SAAP Annual Meeting 2014

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Du Bois' Dubious Feminism

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For a variety of reasons, W.E.B. Du Bois is often heralded as a (pro)feminist or womanist figure, and his work is taken up accordingly. This essay is an attempt to more critically engage this claim through one set of his lesser-known works, The Black Flame trilogy, and make the argument that these late works of historical fiction – and the role of women therein- discredits Du Bois' feminism. Instead, The Black Flame exposes the masculinist symbolic structure of his vision for racial uplift wherein black femininity becomes associated with suffering in the private realm, and, furthermore, that black women's agency is fully mediated by men. From this structure, I derive the conclusion that it is not only disadvantageous, but dangerous to take Du Bois as embodying an exemplary anti-racist feminism.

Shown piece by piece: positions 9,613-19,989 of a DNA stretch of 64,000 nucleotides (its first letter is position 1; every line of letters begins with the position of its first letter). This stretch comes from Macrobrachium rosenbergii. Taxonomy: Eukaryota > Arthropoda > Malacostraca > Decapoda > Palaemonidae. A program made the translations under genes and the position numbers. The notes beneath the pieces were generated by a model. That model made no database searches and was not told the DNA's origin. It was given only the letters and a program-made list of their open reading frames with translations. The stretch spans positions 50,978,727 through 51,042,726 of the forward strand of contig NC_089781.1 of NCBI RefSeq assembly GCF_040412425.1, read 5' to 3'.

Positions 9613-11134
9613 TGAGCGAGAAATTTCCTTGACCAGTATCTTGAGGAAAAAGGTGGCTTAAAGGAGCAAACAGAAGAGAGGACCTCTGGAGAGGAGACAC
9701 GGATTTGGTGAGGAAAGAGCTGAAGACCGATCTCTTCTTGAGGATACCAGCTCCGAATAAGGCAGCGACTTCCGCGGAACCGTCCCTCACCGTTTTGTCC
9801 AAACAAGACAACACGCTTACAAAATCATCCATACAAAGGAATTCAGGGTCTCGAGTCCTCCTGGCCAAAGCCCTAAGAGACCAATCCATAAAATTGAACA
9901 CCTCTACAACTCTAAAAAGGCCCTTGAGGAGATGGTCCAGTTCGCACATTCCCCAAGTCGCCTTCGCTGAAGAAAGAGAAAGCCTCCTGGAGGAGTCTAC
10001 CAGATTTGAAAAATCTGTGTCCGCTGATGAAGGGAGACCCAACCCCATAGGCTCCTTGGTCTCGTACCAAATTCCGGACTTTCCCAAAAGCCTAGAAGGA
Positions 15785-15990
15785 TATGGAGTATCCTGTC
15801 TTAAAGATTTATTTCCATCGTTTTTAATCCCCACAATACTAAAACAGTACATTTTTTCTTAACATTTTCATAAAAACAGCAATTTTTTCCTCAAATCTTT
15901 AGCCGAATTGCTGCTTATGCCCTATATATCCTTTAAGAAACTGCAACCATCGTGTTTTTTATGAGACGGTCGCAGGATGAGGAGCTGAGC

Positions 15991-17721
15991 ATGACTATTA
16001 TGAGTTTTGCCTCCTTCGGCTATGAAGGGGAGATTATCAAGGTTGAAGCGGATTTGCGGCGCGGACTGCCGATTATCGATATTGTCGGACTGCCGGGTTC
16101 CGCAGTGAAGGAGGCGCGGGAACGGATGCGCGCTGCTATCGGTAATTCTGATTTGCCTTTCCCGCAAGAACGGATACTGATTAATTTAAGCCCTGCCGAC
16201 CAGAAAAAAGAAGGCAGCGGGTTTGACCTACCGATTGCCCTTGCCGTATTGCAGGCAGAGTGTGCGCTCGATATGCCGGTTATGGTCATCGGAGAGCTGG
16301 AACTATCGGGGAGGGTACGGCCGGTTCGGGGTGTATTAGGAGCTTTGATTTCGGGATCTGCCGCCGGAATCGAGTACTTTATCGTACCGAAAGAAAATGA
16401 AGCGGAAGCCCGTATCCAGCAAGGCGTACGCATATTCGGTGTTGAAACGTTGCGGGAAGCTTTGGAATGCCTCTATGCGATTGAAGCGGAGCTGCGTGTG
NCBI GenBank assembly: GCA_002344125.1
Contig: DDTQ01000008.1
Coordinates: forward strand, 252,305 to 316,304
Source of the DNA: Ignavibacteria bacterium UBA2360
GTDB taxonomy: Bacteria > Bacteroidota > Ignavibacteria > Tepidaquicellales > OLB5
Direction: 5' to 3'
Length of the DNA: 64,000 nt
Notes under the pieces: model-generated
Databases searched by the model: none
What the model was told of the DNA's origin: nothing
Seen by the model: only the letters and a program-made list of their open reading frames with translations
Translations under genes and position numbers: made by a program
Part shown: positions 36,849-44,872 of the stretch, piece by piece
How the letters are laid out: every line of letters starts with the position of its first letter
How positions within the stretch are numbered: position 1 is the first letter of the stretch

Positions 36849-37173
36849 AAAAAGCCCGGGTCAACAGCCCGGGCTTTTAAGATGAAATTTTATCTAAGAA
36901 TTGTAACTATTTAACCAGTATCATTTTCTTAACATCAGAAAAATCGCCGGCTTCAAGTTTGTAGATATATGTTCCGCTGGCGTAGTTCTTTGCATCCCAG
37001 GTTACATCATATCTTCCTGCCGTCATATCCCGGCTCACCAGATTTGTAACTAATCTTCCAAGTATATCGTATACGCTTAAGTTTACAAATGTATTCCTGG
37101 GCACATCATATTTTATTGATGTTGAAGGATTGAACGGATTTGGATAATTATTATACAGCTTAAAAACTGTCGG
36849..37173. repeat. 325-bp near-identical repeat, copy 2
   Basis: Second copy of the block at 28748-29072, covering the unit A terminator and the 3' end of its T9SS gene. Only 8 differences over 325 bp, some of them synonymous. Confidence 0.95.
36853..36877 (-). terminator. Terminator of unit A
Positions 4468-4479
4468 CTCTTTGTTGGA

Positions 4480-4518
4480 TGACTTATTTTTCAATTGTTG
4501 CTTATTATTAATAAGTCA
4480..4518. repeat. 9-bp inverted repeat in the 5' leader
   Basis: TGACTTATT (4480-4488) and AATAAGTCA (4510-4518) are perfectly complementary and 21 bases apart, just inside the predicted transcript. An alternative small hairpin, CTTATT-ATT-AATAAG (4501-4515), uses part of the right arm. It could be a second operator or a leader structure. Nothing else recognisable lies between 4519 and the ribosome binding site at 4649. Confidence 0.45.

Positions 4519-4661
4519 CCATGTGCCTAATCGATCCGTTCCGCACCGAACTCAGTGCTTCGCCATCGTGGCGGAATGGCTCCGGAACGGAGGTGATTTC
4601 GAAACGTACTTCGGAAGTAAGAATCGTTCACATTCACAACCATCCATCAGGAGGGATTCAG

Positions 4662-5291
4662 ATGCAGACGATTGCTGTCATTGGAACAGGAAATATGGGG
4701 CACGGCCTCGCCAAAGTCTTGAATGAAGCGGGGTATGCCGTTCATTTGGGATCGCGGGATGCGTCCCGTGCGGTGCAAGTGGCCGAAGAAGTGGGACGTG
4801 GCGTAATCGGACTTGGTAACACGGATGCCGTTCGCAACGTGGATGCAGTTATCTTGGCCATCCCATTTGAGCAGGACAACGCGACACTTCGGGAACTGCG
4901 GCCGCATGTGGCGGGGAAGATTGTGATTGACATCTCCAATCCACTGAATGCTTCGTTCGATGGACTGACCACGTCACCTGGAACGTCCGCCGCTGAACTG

Author(s):

Celena Simpson    
University of Oregon
United States

 

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